Thursday, February 11, 2010

Podcast Appalachia: The Scots-Irish


The Scots-Irish have been crucial to defining Appalachian culture even though they probably did not comprise a majority of settlers in most regions. Many early settlers were not Scots-Irish, but German, English, Welsh, and other ethnicities. However, these settlers were mostly absorbed into Scots-Irish culture, which is, as James Webb points out, a highly assimilative culture. This culture was, and remains, the dominant culture of Appalachia.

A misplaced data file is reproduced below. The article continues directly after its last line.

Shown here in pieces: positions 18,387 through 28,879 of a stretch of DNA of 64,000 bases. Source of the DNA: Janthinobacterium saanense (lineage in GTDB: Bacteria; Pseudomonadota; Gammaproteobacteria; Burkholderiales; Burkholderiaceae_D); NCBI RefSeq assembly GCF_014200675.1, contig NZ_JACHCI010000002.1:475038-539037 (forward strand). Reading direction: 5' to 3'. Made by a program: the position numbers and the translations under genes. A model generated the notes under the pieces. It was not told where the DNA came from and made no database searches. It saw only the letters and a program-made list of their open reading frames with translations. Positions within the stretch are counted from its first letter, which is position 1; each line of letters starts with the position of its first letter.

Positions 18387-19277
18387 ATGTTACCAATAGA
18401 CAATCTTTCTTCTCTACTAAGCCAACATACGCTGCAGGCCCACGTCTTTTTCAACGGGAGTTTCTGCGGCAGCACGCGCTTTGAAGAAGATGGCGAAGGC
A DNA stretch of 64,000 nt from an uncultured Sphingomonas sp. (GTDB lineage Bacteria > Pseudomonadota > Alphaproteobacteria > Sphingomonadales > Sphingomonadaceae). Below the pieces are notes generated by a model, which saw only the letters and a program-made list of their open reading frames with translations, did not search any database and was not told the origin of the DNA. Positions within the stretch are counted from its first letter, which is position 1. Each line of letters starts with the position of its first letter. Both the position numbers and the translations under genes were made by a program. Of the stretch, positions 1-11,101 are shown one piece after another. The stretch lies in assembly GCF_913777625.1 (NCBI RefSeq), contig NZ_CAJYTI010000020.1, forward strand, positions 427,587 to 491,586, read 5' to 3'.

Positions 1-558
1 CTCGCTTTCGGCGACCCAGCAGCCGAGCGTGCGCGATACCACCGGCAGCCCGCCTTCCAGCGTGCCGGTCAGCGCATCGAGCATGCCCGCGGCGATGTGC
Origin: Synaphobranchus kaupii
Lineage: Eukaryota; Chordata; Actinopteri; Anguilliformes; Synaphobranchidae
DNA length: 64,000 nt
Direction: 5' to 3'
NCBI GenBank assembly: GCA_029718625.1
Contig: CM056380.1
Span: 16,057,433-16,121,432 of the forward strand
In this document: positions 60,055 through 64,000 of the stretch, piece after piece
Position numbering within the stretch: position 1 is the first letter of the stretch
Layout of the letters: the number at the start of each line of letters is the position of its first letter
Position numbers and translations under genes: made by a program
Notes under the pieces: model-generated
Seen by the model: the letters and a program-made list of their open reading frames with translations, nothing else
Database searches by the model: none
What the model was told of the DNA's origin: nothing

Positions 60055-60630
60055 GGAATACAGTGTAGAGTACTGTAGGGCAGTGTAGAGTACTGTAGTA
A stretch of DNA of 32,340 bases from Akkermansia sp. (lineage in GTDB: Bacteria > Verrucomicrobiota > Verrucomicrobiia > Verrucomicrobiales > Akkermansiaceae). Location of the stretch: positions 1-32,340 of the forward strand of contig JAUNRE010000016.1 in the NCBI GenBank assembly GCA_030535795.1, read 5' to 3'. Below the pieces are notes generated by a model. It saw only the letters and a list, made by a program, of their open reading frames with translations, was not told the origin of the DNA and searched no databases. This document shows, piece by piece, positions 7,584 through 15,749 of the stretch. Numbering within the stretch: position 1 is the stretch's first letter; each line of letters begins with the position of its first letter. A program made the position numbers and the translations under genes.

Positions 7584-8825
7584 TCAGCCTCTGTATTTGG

The Scots-Irish have also been variously stereotyped, and these stereotypes are nearly identical to Appalachian stereotypes. For example, they are often viewed as strongly independent, religious, and family oriented, as well as violent, poorly educated, belligerent and backwards. Certain writers and Hollywood executives have made a fortune selling such images about Appalachians.

To continue reading: Click Here.

Note: Historically, the Scots-Irish have been known as the Scotch-Irish, a term still very commonly used, but Scot-Irish is more grammatically correct.

No comments:

Post a Comment